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Business Audits by the IRS

Many business owners might not suspect it, but when the Internal Revenue Service (IRS) conducts business audits, it doesn't just examine your business -- it puts the owner under the microscope as well. Unsuspecting business owners can get caught in uncomfortable situations during audits where they end up having to justify their personal as well as their business expenses.

What the IRS Is Evaluating

Here are some of the most common things that IRS agents are trained to look for during business and personal audits.

  • Does your lifestyle match your income: If your tax returns report little income and a lot of deductions, yet you drive a really nice car and wear fancy clothes, IRS agents will dig deeper. The bottom line is, if your tax return doesn't seem to match up with your lifestyle, expect to get a lot of questions about your personal expenses. 
  • Do you claim a lot of personal entertainment expenses as business expenses: A lot of small business owners fudge on mixed personal and business expenses, and the IRS knows this. If you've claimed a significant amount of entertainment, meals or vacation costs as business expenses, expect the IRS to be extremely skeptical. Just saying you took someone out to dinner for business doesn't cut it. The IRS will want some sort of documentation corroborating that the excursion was indeed business-related.
  • Do you have a lot of auto expenses: Many small business owners only have one car that they use for both personal and business trips. If you claim a lot of auto expenses as business-related, you'd better be able to back it up with mileage logs and receipts.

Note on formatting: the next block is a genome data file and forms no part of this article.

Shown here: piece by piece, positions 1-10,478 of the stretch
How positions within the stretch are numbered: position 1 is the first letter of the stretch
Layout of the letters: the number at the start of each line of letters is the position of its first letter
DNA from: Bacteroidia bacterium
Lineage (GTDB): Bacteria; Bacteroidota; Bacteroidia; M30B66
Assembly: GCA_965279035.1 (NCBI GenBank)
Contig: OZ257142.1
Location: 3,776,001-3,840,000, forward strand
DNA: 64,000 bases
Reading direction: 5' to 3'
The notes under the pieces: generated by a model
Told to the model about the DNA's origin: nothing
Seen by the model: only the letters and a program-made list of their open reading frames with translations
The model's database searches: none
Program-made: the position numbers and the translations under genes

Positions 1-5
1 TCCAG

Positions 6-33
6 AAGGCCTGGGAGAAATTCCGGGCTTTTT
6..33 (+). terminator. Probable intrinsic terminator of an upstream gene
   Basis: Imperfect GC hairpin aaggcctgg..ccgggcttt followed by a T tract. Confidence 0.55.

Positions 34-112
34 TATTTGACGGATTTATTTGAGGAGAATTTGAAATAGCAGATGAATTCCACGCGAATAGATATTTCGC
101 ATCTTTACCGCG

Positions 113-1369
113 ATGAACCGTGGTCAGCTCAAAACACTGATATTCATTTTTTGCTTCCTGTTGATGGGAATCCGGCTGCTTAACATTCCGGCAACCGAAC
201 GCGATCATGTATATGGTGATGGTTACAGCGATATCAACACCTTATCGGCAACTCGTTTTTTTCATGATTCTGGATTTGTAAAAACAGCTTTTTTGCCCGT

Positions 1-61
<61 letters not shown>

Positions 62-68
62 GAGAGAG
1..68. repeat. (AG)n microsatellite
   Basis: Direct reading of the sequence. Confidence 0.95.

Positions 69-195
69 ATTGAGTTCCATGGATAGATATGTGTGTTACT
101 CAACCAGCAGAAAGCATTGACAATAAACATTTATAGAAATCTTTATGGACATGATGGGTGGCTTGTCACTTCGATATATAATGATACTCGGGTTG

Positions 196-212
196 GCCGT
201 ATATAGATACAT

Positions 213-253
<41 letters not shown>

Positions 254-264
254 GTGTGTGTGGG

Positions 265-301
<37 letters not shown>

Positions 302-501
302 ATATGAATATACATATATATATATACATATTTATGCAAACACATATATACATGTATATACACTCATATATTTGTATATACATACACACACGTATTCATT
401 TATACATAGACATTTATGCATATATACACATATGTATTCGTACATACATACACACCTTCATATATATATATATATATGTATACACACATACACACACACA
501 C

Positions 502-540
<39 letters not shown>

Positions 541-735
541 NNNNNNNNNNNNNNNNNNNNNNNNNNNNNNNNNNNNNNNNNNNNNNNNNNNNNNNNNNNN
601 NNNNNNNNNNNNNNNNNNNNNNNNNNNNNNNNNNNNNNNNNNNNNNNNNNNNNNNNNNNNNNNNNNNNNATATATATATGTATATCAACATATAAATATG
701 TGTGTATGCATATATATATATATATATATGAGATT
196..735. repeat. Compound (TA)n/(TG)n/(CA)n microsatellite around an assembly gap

• Do you have a lot of miscellaneous expenses: When you are filing your taxes each year, it's best to avoid listing expenses as miscellaneous if possible. A significant amount of miscellaneous expenses is a red flag for the IRS because it indicates that either you keep poor records, you are sloppy, or you are hiding something.
  • Does your business handle a lot of cash: If your business is largely cash driven, IRS agents are taught to assume that you are skimming or diverting money into your own pocket. Again, the better your receipts and logs are, the better off you'll be.
  • Does your business use independent contractors: Many businesses hire what they call "independent contractors" to avoid paying payroll taxes, but those independent contractors are really employees. Expect extensive questioning about the role of these employees: who they answer to, who directs them, how much freedom they have, etc. If the IRS decides that your independent contractors are really employees, you will get hit with some serious back taxes and penalties.
  • Did you fail to report some business income: if an IRS agent gets the impression that you simply "forgot" to report certain items as income (usually $10,000 or more), then you might be in very serious trouble. Purposefully not reporting income is criminal, and the IRS maintains a special criminal team that it uses during audits. If this ever happens, hire a specialist in tax audits immediately, remove yourself from the process and let the audit take its course.
  • Do your payroll taxes match your reported employees: If you are using employees rather than independent contractors, make sure that their payroll taxes are complete and accurate - the IRS will be double checking your payroll taxes to ensure that they match your claimed employees.

Consider Hiring an Attorney to Assist in Audits

Don't worry that hiring a professional may give some indication of guilt; the IRS is used to it, and in many instances might prefer dealing with a professional familiar with the process. If you're feeling anxious about any of these potential items, consider hiring a business and commercial attorney or a tax professional to help you through the audit.

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